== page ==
Academy names RIT student’s documentary a Student Academy Award finalist

‘Spiritus’ was one of two films with SOFA connections to advance to semifinals




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Matthew Spaull

The Academy of Motion Picture Arts and Sciences has named an RIT student’s documentary about the controversial Father James Callan (left) a Student Academy Award finalist.

The Academy of Motion Picture Arts and Sciences has named a Rochester Institute of Technology student’s documentary a Student Academy Award finalist.

“Spiritus,” which recounts the travails of a controversial former Catholic priest and his confrontation with the Vatican, is a thesis film directed by Matthew Spaull, of Rochester, a Master of Fine Arts student in the College of Imaging Arts and Sciences’ School of Film and Animation (SOFA).

The 26-minute film—one of seven documentary finalists—chronicles the story of Father James Callan, a former Roman Catholic priest and one of the founders of the Spiritus Christi Community in Rochester. Callan was removed from his post as administrator of then-Corpus Christi Church in Rochester after the Vatican received a number of complaints about his church’s policies toward blessing same-sex unions, inviting non-Catholics to receive communion and having a woman perform duties traditionally reserved for priests. After he was reassigned, Callan was later excommunicated when he began to preside over services at Spiritus Christi.

“This became national news and the ensuing battle that took place between the Vatican and the church pitted the rules of a religion versus its ideals,” Spaull said. “I’m very honored to have had my film be selected to advance out of the hundreds of films that were submitted.”

Spaull added that his film—while telling of events nearly two decades ago—is as timely as ever today as Americans debate gay marriage, gender inequality and other social issues.

“In a lot of ways, the story was strong enough to get noticed, but I battled with how to craft it,” Spaull said. “Advancing makes me feel that I have achieved what I was trying to tell.”

Spaull’s was one of two RIT student films with SOFA connections to advance to the semifinals of the Student Academy Awards. “Simorgh,” a film directed by Meghdad Asadi Lari, a native of Shiraz, Iran, had advanced in the animation category. He graduated from SOFA in 2014 with a Master of Fine Arts degree in 3D computer animation.

The choreographic piece incorporates Persian music and calligraphic art to tell the traditional Persian story of life that deals with the fragility of self-worth. The film has been recognized at numerous film festivals worldwide and earned the Iranian native SOFA faculty awards upon his graduation in 2014.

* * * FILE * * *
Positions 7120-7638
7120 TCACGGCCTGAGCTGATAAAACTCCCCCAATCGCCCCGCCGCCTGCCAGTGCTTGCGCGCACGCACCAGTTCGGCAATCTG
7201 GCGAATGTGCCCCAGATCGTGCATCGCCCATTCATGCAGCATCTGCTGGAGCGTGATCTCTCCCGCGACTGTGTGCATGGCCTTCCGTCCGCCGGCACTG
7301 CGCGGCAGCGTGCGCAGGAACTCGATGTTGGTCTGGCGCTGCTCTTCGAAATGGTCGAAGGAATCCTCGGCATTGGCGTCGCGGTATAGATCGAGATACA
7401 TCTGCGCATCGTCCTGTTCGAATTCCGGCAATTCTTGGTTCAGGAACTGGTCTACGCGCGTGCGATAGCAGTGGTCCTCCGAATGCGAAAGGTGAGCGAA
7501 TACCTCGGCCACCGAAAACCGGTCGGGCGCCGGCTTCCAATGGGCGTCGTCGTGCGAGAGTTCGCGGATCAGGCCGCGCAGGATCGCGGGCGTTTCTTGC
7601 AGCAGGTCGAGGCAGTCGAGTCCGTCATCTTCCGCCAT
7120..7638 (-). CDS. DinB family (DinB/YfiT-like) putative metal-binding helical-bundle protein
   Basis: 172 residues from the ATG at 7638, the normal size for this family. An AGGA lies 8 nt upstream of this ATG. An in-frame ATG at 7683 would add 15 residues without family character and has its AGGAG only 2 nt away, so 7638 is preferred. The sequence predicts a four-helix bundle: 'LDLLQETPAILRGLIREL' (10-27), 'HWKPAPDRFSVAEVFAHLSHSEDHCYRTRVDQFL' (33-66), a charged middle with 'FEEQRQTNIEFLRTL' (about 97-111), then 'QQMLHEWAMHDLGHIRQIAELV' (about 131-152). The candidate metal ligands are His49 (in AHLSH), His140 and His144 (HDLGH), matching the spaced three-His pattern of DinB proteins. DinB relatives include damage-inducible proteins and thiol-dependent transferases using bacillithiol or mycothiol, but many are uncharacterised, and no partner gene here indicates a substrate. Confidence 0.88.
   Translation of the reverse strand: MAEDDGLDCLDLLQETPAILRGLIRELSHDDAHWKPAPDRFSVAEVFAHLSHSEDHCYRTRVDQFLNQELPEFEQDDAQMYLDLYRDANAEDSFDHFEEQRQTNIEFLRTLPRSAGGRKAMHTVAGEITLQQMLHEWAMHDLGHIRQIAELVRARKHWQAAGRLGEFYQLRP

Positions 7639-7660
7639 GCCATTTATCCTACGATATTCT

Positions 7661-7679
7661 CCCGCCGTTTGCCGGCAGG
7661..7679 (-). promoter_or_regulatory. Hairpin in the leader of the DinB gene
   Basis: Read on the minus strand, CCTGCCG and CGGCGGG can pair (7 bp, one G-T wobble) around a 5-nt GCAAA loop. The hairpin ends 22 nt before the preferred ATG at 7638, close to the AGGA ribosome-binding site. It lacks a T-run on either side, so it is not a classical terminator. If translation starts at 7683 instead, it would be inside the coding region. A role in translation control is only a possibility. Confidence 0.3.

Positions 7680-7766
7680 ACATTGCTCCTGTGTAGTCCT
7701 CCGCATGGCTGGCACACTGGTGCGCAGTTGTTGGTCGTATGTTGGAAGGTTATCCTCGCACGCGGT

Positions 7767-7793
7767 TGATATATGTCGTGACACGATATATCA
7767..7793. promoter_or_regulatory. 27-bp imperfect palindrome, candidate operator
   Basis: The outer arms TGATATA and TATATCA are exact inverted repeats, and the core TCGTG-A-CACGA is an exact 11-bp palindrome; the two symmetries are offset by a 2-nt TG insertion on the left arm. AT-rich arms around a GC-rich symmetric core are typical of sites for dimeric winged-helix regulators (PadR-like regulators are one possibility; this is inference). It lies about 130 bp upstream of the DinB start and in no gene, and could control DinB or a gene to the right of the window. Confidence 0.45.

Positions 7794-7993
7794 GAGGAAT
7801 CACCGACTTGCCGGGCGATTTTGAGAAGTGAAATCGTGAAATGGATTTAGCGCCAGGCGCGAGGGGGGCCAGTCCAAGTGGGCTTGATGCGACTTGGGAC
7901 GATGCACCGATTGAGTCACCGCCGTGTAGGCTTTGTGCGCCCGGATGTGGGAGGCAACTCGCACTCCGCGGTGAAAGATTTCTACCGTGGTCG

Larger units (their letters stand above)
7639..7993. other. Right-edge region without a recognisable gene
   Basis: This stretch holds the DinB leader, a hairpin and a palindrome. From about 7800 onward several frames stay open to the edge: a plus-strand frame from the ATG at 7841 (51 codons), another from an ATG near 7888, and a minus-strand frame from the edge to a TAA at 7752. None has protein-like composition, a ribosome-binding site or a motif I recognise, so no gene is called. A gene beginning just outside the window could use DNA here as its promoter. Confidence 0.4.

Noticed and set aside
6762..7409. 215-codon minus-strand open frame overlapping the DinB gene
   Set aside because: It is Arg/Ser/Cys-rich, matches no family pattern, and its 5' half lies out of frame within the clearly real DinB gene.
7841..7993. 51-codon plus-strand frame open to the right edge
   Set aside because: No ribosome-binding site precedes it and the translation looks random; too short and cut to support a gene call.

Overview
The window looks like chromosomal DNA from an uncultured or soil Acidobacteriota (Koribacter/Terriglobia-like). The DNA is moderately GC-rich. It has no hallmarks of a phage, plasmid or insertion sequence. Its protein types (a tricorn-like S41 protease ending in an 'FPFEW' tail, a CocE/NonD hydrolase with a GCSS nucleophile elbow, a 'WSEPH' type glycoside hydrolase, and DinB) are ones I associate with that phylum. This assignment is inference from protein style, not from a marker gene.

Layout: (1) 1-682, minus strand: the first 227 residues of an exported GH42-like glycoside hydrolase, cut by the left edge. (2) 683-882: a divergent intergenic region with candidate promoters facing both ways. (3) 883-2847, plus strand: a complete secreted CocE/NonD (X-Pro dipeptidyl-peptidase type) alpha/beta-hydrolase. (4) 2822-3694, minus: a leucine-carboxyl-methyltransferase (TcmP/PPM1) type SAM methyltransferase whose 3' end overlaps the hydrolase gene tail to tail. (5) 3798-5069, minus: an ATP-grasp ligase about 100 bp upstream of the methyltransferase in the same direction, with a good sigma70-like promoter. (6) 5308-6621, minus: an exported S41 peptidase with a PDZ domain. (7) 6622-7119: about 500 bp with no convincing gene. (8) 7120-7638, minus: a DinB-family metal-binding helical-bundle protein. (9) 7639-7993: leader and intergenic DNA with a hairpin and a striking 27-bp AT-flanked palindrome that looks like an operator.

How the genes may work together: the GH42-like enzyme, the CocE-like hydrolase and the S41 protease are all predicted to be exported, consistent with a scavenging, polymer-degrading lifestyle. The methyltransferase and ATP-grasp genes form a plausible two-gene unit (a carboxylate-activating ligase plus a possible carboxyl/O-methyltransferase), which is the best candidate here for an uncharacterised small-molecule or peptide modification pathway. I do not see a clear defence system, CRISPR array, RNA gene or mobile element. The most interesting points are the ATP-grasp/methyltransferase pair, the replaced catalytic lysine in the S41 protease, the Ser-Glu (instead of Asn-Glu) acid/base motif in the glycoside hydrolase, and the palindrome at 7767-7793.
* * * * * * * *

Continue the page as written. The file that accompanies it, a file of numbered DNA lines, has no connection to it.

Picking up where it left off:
The 42nd Student Academy Awards presentation will take place in September at the Academy’s Samuel Goldwyn Theater in Beverly Hills, Calif. Documentary films will be chosen to receive one of three medals – gold, silver or bronze. All Student Academy Award winners—regardless of medal received—become eligible for Oscars consideration.

Past Student Academy Award winners include such acclaimed filmmakers as John Lasseter, Spike Lee and Robert Zemeckis. The awards were established in 1972 to support and encourage excellence in filmmaking at the collegiate level. The U.S. competition is open to all full-time undergraduate and graduate students whose films are made within the curricular structure of an eligible accredited institution.

Spaull is the son of Malcolm Spaull, administrative chair of SOFA and himself a former Student Academy Award winner in 1979. Malcolm Spaull won the award in the animation category with Tom Gasek, an assistant professor and MFA director in SOFA. The two RIT colleagues shared the award with Lasseter, currently the chief creative officer of Pixar, Walt Disney Animation Studios and DisneyToon Studios and the principal creative adviser for Walt Disney Imagineering.

201508/spiritus.jpg

Matthew Spaull

The Academy of Motion Picture Arts and Sciences has named an RIT student’s documentary about the controversial Father James Callan (left) a Student Academy Award finalist.